In commentary published with the study, Maxime Taquet, PhD, of the University of Oxford, U.K., and colleagues, wrote that despite these limitations, by synthesizing the best available data, “this study not only reveals what we do know, but also – crucially – exposes what we still do not know.”

“The paucity of direct measurements in most countries implies that the findings are unable to inform on specific countries that have been more affected than others,” they wrote. “Aid programs aimed at improving population mental health are clearly needed widely, and this study is unable to suggest specific countries to be targeted first. Measurement of clinical diagnoses will be needed to plan service provision, ascertain the burden of the pandemic in terms of mental disorders, and forecast social and economic consequences.”

Taquet and colleagues noted that identifying “causal mechanisms, and modifiable mechanisms in particular” will be critical for designing the most effective interventions.

“The findings of this study should urgently incentivize more research to determine the fuller geographical distribution of depression and anxiety disorders, the prevalence of depressive and anxiety disorders, and the underpinning mechanisms to improve mental health in the context of the Covid—19 pandemic globally,” they wrote.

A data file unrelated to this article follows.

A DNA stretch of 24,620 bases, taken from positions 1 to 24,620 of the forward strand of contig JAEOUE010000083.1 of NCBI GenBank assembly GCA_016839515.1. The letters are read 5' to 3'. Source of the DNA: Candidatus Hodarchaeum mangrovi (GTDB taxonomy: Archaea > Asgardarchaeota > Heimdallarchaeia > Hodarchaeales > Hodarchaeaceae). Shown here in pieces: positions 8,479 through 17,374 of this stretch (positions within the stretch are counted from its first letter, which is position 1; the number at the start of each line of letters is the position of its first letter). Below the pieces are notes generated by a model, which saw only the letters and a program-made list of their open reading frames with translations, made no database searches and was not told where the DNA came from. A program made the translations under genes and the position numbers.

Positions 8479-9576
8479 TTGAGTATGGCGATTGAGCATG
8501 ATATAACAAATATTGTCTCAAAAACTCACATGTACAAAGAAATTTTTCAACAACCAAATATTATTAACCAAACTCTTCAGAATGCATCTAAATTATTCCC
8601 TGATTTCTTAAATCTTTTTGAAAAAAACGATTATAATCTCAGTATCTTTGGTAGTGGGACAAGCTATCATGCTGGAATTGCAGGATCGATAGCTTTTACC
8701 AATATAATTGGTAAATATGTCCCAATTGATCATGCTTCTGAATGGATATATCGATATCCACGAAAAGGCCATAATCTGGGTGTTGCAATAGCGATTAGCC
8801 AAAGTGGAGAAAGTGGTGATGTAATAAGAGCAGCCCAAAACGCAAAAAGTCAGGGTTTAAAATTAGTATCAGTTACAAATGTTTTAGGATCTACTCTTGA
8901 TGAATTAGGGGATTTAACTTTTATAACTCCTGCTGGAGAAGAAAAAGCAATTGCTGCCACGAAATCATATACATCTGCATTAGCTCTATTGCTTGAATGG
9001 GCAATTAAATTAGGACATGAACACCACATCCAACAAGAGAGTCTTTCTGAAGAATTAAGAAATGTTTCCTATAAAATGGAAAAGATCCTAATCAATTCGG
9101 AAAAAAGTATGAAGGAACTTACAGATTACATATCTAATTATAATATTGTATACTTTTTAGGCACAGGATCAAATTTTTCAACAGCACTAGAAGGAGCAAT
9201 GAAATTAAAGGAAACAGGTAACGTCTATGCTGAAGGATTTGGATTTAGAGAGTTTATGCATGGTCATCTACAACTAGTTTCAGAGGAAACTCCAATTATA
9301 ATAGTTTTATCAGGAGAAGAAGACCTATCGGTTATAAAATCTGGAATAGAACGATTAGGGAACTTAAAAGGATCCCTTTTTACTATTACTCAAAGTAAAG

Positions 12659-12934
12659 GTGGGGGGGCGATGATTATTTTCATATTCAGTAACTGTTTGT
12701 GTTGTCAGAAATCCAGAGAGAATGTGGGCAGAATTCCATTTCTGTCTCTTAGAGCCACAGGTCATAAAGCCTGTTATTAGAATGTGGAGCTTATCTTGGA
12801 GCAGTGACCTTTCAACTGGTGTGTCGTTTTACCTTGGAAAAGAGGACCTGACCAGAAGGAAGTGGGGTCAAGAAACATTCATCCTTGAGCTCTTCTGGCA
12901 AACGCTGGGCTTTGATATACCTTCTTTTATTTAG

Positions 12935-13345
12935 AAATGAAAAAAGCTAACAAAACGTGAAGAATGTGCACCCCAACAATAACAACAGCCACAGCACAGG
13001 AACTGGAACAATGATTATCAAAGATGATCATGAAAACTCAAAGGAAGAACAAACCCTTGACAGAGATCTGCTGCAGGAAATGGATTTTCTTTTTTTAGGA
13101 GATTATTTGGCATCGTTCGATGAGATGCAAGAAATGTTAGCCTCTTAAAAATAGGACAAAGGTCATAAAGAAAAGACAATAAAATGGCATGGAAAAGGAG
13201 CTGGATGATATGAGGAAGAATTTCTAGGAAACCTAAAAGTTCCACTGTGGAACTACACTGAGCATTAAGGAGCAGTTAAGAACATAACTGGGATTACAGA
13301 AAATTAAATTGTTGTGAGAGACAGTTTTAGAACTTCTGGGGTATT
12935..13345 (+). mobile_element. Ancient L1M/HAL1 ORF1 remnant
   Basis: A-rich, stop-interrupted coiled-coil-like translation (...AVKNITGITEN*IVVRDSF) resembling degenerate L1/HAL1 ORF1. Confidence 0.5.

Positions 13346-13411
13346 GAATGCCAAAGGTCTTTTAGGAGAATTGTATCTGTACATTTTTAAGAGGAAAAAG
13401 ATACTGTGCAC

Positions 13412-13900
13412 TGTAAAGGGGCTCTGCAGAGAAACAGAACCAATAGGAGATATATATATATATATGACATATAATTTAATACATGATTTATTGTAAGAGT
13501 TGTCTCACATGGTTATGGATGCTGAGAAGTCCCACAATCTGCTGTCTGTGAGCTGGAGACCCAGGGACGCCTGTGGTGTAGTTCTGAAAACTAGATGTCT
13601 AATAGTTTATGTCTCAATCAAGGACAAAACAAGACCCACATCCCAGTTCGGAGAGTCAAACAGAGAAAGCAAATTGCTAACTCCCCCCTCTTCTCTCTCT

1. The Covid-19 pandemic was responsible for 53 million additional cases of major depressive disorder and 76 million additional anxiety disorder cases in 2020 worldwide, with women and young people most affected.

  2. Countries hardest hit by the pandemic saw the greatest increases in the mental health disorders.

Salynn Boyles, Contributing Writer, BreakingMED™

This research was funded by Queensland Health, National Health and Medical Reseach Council, and the Bill and Melinda Gates Foundation.

Cat ID: 125

Topic ID: 79,125,730,933,125,190,926,192,927,151,928,925,934